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Some Thoughts On Juan Rivera

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Juan Rivera parlayed his strong hitting with runners in scoring position into a reported $4 million guarantee with the Dodgers.
Juan Rivera parlayed his strong hitting with runners in scoring position into a reported $4 million guarantee with the Dodgers.

One year ago the Dodgers signed a 33-year old player who hit .288/.350/.491 (a 122 OPS+) with 12 home runs in 237 plate appearances to a one-year contract worth $1 million. The right-handed hitter was not expected to play every day, but at least provide pop off the bench and hit left-handed pitching while playing occasionally in left field and perhaps first base.

This year the Dodgers have are about to sign a 33-year old right-hander, who hit .258/.319/.382 (a 91 OPS+) with 11 home runs in 521 plate appearances to a one-year contract (plus an option year). The price? $4 million, guaranteed, according to Ken Gurnick of

That is what the Dodgers are going to pay Juan Rivera to return to Los Angeles, hoping his second-half production will continue going forward. Or at the very least outproduce what Marcus Thames provided in 2011 (.197/.243/.333 with two home runs in 36 games).

Rivera was dumped by the Toronto Blue Jays at the All-Star break last year, and the Dodgers picked him up off the scrap heap, acquiring him for cash.

Rivera performed reasonably well for the Dodgers, hitting .274/.333/.406, but he made his money in run-scoring situations. Rivera hit .344/.405/.484 in 79 plate appearances with runners in scoring position, and drove in 46 runs in his 62 games as a Dodger, finishing ninth in the National League in RBI after the All-Star break. As a Dodger, Rivera came to the plate with a runner on third base and less than two outs 22 times, and he got the runner home 18 times, an astonishing 81.8% (the National League average in that situation was 49.9% in 2011).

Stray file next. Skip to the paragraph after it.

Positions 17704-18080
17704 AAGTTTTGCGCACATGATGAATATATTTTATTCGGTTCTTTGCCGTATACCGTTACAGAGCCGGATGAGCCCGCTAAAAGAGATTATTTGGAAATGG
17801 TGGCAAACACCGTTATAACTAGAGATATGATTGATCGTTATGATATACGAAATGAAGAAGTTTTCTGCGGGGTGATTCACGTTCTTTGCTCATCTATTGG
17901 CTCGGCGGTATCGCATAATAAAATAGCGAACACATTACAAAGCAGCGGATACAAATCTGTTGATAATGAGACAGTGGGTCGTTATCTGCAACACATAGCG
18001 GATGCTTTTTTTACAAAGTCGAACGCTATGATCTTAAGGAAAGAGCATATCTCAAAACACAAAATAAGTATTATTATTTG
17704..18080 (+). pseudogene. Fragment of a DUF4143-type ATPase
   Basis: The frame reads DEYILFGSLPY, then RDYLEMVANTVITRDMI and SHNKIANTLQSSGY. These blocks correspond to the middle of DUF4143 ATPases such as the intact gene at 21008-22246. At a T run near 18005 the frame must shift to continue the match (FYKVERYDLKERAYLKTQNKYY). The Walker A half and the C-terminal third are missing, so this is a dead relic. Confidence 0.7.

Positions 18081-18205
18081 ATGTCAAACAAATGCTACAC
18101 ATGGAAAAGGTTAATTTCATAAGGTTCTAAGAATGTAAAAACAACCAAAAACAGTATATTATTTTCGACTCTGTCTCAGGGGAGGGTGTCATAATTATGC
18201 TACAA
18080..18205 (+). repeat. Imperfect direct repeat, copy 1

Rivera's overall numbers were rather ordinary, but he was Ruthian compared to what the Dodgers got out of first base and left field in the 92 games before the break:

  • 2011 Dodgers first basemen, prior to All-Star break: .263/.308/.322 with four home runs
  • 2011 Dodgers left fielders, prior to All-Star break: .231/.305/.313 with two home runs

The Dodgers had a need for anyone who wasn't an automatic out at two positions, and Rivera provided that. But to expect much more than thought seems unwise. Here are Rivera's last four seasons:

2008 Ana 89 280 .246/.282/.438 .720 86 .306 83
2009 Ana 138 572 .287/.332/.478 .810 111 .348 110
2010 Ana 124 455 .252/.312/.409 .721 99 .314 94
2011 Tor/LA 132 521 .258/.319/.382 .701 91 .308 96
Thanks to and FanGraphs

Rivera during that span has hit .284/.338/.501 against left-handed pitching, so at the very least Rivera would make an interesting platoon partner at first base or one of the corner outfield spots. But it's unlikely that the Dodgers guaranteed Rivera $4 million to sit on the bench.


In other news earlier today, in case you missed it, the Dodgers added outfielder / first baseman Scott Van Slyke and outfielder Alfredo Silverio to the 40-man roster. Both were with the Double A Chattanooga Lookouts all season.

There are now 32 players on the Dodgers' 40-man roster, 33 once Rivera officially signs.